An Essex Justice Charged with Drunkenness

Essex County Chronicle - Friday June 3, 1898

Friday June 3, 1898


At the Colchester Borough Police-court yesterday, Capt. Edward Brett, gentleman, of Wakes Colne, a Justice of the Peace for Essex belonging to the Lexden and Winstree Bench, was summoned for being drunk while in charge of a horse and carriage in Greenstead-road, Colchester, on May 22nd.

Mr. H. W. Jones defended.

The evidence for the prosecution showed that at about six o'clock on the Sunday evening in question, defendant was stopped by some cyclists as he was driving along and was lying over the back of the seat with his head on the back board of the cart. Two men, named Halls and Johnson, having ascertained from him that he wanted to go "anywhere in High-street," drove him to the Sea Horse-yard, Halls holding him up on the way. At the yard, through being unable to sit up, he...


...and go to bed, but urged that he could drive as well as he could. A crowd assembled, and P.c. Bunker came up. He described defendant's state as "helplessly drunk," and, as he still refused to get out, the constable, for defendant's own safety, took him to the Police-station. It took him all his time, the policeman said, to hold defendant up on the way, and at the station he was got out of the cart with difficulty. Dr. Maybury, the police-surgeon, was sent for, and after putting a number of questions to defendant and getting confused answers, asked him to walk across the room. He...


...and had to be held up by policemen. In reply to the doctor he said he had not been medically attended for years and seemed to attribute his condition to being stopped by some cyclists. He smelt of drink, and the doctor gave it as his opinion that, while not in the state known as "dead drunk," he was unfit to drive. Dr. Addison, a friend of defendant's, who was sent for, also said he would not let him drive him, and defendant was eventually sent home in a cab.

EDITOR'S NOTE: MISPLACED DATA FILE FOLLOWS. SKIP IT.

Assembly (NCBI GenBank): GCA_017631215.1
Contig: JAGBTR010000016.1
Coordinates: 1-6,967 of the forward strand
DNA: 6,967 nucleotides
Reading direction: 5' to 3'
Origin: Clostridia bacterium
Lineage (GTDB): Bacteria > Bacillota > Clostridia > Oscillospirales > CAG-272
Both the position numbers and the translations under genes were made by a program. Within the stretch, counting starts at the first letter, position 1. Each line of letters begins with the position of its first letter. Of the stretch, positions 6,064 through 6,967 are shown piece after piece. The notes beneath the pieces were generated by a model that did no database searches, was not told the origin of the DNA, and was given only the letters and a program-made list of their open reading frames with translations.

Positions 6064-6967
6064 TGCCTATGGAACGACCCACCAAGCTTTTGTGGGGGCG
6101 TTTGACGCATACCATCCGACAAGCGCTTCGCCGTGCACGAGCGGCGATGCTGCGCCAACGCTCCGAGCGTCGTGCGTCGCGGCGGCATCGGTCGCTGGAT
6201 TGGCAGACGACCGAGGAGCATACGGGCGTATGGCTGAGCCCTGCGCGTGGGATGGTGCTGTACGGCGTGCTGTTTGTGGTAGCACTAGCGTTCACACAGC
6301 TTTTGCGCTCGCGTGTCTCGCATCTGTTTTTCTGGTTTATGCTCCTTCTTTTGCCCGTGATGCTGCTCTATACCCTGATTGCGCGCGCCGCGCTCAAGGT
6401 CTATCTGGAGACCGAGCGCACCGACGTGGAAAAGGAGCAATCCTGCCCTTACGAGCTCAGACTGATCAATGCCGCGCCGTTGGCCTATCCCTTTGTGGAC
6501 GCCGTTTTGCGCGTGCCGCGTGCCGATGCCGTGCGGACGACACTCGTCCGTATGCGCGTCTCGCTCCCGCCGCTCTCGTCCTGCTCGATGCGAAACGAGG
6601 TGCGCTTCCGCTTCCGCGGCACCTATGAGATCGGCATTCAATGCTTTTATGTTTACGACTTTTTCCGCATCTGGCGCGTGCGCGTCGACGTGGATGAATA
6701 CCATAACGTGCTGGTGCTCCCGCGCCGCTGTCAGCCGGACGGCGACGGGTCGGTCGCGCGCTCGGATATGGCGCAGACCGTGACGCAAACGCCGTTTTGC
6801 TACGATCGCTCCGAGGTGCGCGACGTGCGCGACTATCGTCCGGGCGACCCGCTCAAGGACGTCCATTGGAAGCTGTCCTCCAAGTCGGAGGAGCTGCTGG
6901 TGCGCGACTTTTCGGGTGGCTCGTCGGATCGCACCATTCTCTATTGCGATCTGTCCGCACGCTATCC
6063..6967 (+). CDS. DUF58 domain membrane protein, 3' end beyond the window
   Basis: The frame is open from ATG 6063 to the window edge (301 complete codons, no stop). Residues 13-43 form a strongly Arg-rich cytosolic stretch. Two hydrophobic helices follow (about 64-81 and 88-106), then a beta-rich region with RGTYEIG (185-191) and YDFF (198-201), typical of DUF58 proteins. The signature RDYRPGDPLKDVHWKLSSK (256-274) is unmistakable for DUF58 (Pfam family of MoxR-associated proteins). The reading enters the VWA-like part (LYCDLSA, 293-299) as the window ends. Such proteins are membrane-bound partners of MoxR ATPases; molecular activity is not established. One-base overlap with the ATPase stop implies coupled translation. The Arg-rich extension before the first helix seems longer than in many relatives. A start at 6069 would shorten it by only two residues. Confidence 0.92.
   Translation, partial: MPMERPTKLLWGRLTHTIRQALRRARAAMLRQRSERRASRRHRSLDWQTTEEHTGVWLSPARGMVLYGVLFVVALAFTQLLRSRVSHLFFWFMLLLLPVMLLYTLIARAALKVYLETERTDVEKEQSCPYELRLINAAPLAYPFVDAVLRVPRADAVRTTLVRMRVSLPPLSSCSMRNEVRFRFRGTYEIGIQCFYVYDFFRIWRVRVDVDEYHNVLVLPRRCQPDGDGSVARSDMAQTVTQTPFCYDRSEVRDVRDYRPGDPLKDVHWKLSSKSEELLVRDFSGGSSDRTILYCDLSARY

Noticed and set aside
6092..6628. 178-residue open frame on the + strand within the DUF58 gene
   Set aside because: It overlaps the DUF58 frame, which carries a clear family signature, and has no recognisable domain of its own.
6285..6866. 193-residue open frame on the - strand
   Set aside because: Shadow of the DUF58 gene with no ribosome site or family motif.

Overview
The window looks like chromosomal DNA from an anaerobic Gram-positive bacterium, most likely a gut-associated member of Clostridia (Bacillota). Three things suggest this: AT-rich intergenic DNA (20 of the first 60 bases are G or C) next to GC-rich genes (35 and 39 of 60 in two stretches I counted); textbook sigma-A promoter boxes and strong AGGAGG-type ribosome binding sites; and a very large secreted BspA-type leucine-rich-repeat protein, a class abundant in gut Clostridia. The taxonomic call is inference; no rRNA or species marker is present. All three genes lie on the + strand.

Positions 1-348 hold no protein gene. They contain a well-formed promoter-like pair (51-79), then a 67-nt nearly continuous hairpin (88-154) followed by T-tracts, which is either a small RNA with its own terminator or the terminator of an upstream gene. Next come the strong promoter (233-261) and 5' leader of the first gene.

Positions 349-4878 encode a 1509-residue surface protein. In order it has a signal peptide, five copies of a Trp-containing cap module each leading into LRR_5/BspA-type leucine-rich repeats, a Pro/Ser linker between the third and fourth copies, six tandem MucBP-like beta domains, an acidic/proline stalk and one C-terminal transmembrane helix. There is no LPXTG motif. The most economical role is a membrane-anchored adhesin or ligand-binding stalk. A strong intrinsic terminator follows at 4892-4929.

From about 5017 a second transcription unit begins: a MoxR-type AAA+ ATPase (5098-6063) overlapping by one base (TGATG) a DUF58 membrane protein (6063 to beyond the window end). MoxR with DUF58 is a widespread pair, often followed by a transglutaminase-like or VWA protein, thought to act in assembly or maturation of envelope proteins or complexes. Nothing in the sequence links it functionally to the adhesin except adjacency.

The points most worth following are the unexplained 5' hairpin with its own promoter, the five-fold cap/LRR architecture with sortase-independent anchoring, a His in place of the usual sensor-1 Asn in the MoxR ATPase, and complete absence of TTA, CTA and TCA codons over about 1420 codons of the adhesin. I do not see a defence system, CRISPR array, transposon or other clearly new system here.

In reply to Mr. Jones, Dr. Maybury said that the variety and not the quantity of stimulants taken might overwhelm a man in the open air, and if he were subject to epileptic fits he would be the more susceptible.

For the defence it was urged that Capt. Brett had lately been...


...and that on the Sunday in question he drove to Brightlingsea Hall, the residence of Mr. John Bateman, J.P., where he arrived looking unwell. At luncheon he had a share of a bottle of champagne, which was divided between three, and half a glass of port, and, instead of taking tea, had two whiskies and sodas. The suggestion was that the ride in the cold air, in his state of health, resulted in his being overcome, and Mr. Bateman stated that he showed no signs of intoxication on leaving for home.

The case was adjourned until tomorrow (Saturday) for evidence as to defendant's state of health.